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Published: Fri, 02 Feb 2018

The impact the directors duties set out in the company

The purpose of this paper is to explore the impact the ‘directors duties’ set out in the company in the country will have on entrepreneurial pursuits within corporations. Specifically we will be looking at whether these duties are a hindrance to entrepreneurship and innovation.

The paper will focus on corporate governance since the way companies are directed and controlled following principles such as transparency, accountability and integrity rules and regulations are generally formulated to ensure good governance, and the directors duties set out in the law are basically in support of this.

According to Sir Adrian Cadbury (1992) “Corporate Governance is concerned with holding the balance between economic and social goals. The Governance framework is in place to encourage the efficient use of resources and equally to require accountability for the stewardship of those resources. The aim is to align as nearly as possible the interests of individuals, corporations and society.”

The Scope of the assignment will be;

To briefly discuss what is a company

Introduction to the Companies Act in Sri Lanka

To identify the Directors duties imposed by the Companies Act in Sri Lanka

Discuss whether these duties imposed by law are a hindrance to entrepreneurial pursuits within corporations

Nature of companies

Companies are artificial creations, and the characteristics now taken for granted have come into being gradually over the years. The different forms of associations that came into being to pursue business goals have taken a degree of formality leading to the formations of companies as we know them today.

The law recognizes a variety of company structures including sole traders, partnerships, public and private companies, trading cooperatives, trusts and joint ventures. They can be categorized as public, private, listed, family, government and ‘not for profit’ organizations. Companies also fall in to the categories of sole- proprietorship, limited liability or unlimited liability.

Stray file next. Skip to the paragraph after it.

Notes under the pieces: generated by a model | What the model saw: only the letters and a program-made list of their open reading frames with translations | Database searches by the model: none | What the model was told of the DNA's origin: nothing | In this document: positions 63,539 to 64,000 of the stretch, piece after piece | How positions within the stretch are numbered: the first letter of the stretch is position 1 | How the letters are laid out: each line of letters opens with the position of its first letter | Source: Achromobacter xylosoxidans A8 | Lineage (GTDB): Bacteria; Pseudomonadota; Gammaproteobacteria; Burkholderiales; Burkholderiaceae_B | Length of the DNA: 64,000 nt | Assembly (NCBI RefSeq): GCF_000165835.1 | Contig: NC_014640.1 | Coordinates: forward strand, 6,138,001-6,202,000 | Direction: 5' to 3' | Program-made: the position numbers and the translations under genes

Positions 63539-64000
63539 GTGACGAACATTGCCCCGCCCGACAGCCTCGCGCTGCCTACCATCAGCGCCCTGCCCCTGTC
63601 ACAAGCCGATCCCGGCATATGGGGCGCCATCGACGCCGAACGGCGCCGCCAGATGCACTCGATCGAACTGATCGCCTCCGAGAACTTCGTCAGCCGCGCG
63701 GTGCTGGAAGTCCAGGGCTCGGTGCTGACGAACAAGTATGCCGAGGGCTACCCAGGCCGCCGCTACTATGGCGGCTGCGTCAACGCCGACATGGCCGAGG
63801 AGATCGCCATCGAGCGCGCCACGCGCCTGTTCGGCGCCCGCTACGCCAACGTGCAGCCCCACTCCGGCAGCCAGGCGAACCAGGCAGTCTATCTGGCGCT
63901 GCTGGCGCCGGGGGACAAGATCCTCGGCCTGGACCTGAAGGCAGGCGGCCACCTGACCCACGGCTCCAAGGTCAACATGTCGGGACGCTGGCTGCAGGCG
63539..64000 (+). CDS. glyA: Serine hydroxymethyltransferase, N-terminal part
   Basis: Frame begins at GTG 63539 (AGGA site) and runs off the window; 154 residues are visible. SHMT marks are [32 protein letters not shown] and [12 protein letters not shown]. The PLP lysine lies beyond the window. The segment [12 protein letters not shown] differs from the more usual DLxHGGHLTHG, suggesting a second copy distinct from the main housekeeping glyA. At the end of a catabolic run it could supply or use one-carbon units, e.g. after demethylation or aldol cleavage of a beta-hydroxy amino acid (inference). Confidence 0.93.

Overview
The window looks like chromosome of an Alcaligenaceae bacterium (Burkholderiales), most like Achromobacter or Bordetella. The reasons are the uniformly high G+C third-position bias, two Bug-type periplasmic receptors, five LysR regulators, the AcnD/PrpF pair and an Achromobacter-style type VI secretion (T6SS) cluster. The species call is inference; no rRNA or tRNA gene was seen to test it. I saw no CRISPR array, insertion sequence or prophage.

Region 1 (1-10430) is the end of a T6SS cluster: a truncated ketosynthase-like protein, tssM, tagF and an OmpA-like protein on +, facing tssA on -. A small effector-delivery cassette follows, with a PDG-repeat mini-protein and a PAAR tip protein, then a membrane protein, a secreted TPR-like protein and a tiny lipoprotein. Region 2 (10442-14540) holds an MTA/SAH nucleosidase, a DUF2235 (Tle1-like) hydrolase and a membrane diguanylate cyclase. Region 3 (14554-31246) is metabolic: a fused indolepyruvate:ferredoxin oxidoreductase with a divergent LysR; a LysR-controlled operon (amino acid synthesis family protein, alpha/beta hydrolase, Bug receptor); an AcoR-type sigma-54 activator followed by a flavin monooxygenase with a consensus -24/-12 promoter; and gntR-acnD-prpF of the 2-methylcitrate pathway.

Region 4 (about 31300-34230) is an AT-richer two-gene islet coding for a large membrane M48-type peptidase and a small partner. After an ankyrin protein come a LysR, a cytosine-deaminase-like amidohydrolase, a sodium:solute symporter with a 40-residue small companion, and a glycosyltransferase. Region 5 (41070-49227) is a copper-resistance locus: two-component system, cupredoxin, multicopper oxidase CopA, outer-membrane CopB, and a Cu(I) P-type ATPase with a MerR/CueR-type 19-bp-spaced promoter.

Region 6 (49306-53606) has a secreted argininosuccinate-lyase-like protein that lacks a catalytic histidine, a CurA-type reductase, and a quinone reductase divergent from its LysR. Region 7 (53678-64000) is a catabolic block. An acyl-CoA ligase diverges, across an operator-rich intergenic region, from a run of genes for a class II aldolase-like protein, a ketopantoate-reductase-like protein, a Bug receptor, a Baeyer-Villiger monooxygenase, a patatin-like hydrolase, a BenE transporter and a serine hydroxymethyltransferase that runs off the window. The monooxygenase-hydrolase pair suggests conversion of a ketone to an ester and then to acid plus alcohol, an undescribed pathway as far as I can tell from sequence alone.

Stake holders – who are they?

A stake holder is a person, group, organization or system who affects or can be affected by an organizations actions (Wikipedia), and include ;




Business partners





Regulating Authorities

Other Business Leaders


Good Corporate Governance

There is no single model for governance, however it is well recognized that there are common elements in a good governance framework, these include; responsibility of having strong foundations for management and oversight of the company, directors duties, board structure and organization, the rights of shareholders, recognition of the role of other stake holders, adherence to disclosure and transparency, ethics and risk management. The seven interrelated pillars of governance are

Executive Directors

Non-executive Directors

Board committees

Senior Management

Internal auditing

External auditing


Companies Act in Sri Lanka

Company Law in Sri Lanka can be traced back to 1853. Currently the companies Act No.7 of 2007 govern the regulation and conduct of companies in Sri Lanka. The act replaces the Companies Act No.17 of 1982 which was based on the English companies Act of 1948.

The act introduced several new concepts to the Company Law of Sri Lanka. It has shifted the foundation of Sri Lanka’s company law away from English law and practice, and is based primarily on New Zealand Companies Act of 1993 and the Canadian business corporations Act. In certain areas of the act hybrid principles of law have been introduced.

The new act seeks to simplify and rationalize company law in Sri Lanka by focusing on procedures and content. The major changes introduced by the act are;

The act makes the incorporations of companies easier and less expensive

Simplifies the requirements for internal operating procedures of companies

Simplifies the contents of law through the codification of legal principles in many areas where the common law was complicated, especially with regard to rights and duties of shareholders.

Who is a director?

The new companies act defines a director based on the substantive functions performed by individuals in respect of the company. It brings a wide group of persons within the definition of director, not merely based on the designation.

Role of Directors